Today’s news:

PS 118 will take in kids cut out of PS 321 and PS 107 by the 2012 rezoning and will incorporate Spanish into all of its cirriculum

Slope parents celebrate school opening after their dreams were dashed by redistricting

The Brooklyn Paper

A new Park Slope elementary school opened this month, just in time to take in kids cut out of two prestigious neighborhood schools by a controversial redistricting.

Parents said the opening of PS 118 on Eighth Street at Fourth Avenue is a testament to their efforts after they failed to stop last year’s rezoning of District 15, which dashed their hopes of filling coveted seats in PS 321 and PS 107 with their children. Now, with classes under way and the new school officially christened at a ribbon-cutting ceremony on Saturday, PS 118 backers say that the education there is so good, they do not feel like they are missing out on anything.

“We’re very enthusiastic,” said Park Slope dad Matt Didner, whose 4-year-old daughter Natalie started pre-kindergarten at the school in the former St. Thomas Aquinas building two weeks ago. “Because of the small nature of the school, the children are going to be given more individual attention.”

Didner was one of many parents who had their hearts set on one of the two prized schools but, once neighborhood education officials approved the redistricting last November, turned their efforts towards supporting the new school. PS 118 already has 86 kids enrolled in kindergarten and pre-kindergarten, according to the school’s principal.

“It feels like the school has been around for a while,” principal Elizabeth Garraway said. “The teachers are really teaching, the kids are learning, and people are collaborating.”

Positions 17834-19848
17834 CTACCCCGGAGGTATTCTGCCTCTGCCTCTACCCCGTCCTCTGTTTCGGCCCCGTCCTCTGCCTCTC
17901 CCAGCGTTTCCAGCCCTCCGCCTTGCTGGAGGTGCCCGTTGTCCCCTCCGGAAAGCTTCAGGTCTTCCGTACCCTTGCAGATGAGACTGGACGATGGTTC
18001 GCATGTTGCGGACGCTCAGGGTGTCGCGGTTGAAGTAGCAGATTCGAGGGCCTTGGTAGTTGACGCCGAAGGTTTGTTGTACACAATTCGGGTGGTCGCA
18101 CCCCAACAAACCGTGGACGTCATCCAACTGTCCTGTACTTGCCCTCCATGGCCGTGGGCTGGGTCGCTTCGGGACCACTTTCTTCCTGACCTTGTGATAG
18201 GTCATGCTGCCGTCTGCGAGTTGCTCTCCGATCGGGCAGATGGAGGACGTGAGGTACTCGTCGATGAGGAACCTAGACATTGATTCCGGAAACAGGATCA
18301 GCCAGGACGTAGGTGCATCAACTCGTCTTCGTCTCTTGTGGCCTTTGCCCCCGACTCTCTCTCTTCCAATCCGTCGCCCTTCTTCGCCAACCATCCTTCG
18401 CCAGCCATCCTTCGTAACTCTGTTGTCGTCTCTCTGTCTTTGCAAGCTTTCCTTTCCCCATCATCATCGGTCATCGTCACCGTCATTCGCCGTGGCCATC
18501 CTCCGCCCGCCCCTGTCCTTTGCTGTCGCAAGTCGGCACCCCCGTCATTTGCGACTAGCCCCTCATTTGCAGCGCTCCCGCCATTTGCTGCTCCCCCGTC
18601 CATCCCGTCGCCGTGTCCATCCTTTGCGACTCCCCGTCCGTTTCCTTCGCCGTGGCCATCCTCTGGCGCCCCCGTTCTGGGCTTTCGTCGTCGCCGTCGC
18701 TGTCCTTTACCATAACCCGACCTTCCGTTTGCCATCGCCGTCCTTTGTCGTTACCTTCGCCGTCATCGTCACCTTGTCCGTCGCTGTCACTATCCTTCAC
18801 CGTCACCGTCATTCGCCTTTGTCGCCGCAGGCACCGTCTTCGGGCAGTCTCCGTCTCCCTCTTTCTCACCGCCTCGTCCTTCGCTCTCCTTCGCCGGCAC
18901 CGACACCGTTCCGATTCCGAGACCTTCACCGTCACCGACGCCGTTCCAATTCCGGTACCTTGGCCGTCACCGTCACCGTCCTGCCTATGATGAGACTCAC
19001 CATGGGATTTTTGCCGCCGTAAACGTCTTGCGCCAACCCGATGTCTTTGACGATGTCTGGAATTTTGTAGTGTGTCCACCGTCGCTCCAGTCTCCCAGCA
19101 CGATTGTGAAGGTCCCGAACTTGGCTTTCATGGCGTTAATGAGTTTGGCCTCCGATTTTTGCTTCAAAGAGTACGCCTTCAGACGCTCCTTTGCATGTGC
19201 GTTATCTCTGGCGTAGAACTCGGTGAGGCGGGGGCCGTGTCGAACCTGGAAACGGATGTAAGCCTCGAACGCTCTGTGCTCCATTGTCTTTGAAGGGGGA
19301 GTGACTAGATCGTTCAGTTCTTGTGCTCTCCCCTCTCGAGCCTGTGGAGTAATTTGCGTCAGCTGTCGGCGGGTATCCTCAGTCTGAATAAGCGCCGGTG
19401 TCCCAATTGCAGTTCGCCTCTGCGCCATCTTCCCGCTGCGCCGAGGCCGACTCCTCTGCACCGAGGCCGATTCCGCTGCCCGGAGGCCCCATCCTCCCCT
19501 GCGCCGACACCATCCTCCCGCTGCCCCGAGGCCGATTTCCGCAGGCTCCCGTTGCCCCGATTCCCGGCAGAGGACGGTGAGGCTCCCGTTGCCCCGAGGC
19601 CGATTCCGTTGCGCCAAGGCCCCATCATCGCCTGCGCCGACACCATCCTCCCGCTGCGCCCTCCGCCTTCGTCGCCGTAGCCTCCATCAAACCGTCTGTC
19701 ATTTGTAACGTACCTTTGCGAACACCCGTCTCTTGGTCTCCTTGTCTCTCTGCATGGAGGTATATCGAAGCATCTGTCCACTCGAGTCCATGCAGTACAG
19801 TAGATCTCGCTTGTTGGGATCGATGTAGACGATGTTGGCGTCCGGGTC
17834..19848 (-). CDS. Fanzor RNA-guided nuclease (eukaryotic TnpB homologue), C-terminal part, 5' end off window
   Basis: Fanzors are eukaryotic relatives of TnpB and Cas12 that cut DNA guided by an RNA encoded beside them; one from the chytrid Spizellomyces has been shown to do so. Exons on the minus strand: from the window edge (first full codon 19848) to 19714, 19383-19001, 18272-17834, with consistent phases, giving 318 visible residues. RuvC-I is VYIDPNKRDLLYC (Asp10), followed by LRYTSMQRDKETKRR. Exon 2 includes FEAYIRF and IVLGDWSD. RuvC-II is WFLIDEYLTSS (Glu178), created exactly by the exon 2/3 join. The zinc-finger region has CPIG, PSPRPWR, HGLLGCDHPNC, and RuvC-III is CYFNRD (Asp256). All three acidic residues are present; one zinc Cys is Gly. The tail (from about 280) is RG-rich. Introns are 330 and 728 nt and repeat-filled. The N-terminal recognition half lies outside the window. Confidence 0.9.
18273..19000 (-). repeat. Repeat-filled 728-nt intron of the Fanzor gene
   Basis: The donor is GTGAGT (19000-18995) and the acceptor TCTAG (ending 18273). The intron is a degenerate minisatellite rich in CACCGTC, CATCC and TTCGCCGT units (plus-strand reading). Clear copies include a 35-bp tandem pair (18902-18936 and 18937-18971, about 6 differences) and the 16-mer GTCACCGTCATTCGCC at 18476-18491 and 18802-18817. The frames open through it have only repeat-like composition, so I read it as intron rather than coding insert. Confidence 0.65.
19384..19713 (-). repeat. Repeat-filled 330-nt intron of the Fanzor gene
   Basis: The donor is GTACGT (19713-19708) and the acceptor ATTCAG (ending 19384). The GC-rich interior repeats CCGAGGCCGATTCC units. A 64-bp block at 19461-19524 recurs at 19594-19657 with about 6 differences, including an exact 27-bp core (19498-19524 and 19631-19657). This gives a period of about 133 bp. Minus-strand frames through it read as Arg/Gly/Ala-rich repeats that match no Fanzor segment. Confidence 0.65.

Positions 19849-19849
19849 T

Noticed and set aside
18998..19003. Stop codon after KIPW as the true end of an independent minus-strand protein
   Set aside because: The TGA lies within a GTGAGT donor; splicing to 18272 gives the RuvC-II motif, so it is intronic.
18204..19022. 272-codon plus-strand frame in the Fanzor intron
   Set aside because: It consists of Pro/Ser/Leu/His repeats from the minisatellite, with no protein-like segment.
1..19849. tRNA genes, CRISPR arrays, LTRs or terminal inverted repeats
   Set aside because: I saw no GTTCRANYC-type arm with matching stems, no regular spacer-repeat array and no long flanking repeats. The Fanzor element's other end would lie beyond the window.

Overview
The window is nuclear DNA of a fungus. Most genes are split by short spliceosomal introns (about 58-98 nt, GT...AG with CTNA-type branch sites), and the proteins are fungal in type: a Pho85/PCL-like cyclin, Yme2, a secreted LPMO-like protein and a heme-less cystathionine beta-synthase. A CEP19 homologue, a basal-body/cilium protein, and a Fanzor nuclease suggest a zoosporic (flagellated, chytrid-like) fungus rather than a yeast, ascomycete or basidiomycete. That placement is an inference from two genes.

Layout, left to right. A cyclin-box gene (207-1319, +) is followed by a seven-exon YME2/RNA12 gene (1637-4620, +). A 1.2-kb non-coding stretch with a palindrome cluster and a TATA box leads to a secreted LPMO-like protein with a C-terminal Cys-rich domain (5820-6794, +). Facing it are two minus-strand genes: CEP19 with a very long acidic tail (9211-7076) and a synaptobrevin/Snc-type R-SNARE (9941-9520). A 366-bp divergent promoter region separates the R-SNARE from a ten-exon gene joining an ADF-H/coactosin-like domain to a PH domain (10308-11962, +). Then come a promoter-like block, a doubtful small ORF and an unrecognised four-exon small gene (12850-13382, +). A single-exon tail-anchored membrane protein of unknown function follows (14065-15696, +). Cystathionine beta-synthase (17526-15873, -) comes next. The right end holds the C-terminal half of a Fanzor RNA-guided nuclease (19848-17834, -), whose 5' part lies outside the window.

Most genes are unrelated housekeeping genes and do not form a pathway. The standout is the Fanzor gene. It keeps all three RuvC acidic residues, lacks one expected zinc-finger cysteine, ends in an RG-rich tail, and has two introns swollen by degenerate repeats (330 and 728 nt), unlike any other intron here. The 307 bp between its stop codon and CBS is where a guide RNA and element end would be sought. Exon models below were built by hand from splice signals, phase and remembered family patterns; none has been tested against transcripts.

Garraway worked as an assistant principal at the sought-after PS 321 for the past eight years. At her new job, she said she had a tough time getting parents to accept the reality of redistricting.

“It was a rocky start,” she said. “Parents were apprehensive — they wanted PS 321.”

PS 118 incorporates Spanish into every subject and will add two classes each year, ultimately housing 300-plus students in pre-kindergarten through fifth grade, according to Garraway.

Parents and school officials named the institution the Maurice Sendak Community School in honor of the late, Bensonhurst-born children’s author and illustrator Maurice Sendak, who is best known for the book “Where the Wild Things Are.”

Reach reporter Natalie Musumeci at nmusumeci@cnglocal.com or by calling (718) 260-4505. Follow her at twitter.com/souleddout.

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huh? from Park Slope says:
How is the opening of PS 118 a "testament" to the efforts of parents of rezoned kids? The kids were rezoned *because* of the opening of PS 118. Anyway I wish them the best of luck.
Sept. 24, 2013, 11:08 am

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